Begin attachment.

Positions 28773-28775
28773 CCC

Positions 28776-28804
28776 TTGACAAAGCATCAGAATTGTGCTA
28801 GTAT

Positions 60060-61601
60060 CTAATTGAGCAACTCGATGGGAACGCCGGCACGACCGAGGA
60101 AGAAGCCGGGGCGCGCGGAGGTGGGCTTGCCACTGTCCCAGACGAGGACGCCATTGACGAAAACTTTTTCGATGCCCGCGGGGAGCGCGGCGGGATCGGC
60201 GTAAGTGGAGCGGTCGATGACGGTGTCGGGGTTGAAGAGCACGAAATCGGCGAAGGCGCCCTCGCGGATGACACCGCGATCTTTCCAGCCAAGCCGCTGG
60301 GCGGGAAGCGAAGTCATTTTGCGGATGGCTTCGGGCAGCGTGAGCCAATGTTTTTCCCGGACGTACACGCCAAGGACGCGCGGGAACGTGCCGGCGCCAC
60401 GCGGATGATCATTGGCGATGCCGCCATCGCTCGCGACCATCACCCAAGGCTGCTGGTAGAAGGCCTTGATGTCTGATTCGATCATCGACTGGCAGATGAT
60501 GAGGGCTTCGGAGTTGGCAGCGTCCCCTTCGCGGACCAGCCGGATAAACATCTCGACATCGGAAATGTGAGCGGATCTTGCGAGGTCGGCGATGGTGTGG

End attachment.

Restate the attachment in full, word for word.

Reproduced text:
Positions 28773-28775
28773 CCC

Positions 28776-28804
28776 TTGACAAAGCATCAGAATTGTGCTA
28801 GTAT

Positions 60060-61601
60060 CTAATTGAGCAACTCGATGGGAACGCCGGCACGACCGAGGA
60101 AGAAGCCGGGGCGCGCGGAGGTGGGCTTGCCACTGTCCCAGACGAGGACGCCATTGACGAAAACTTTTTCGATGCCCGCGGGGAGCGCGGCGGGATCGGC
60201 GTAAGTGGAGCGGTCGATGACGGTGTCGGGGTTGAAGAGCACGAAATCGGCGAAGGCGCCCTCGCGGATGACACCGCGATCTTTCCAGCCAAGCCGCTGG
60301 GCGGGAAGCGAAGTCATTTTGCGGATGGCTTCGGGCAGCGTGAGCCAATGTTTTTCCCGGACGTACACGCCAAGGACGCGCGGGAACGTGCCGGCGCCAC
60401 GCGGATGATCATTGGCGATGCCGCCATCGCTCGCGACCATCACCCAAGGCTGCTGGTAGAAGGCCTTGATGTCTGATTCGATCATCGACTGGCAGATGAT
60501 GAGGGCTTCGGAGTTGGCAGCGTCCCCTTCGCGGACCAGCCGGATAAACATCTCGACATCGGAAATGTGAGCGGATCTTGCGAGGTCGGCGATGGTGTGG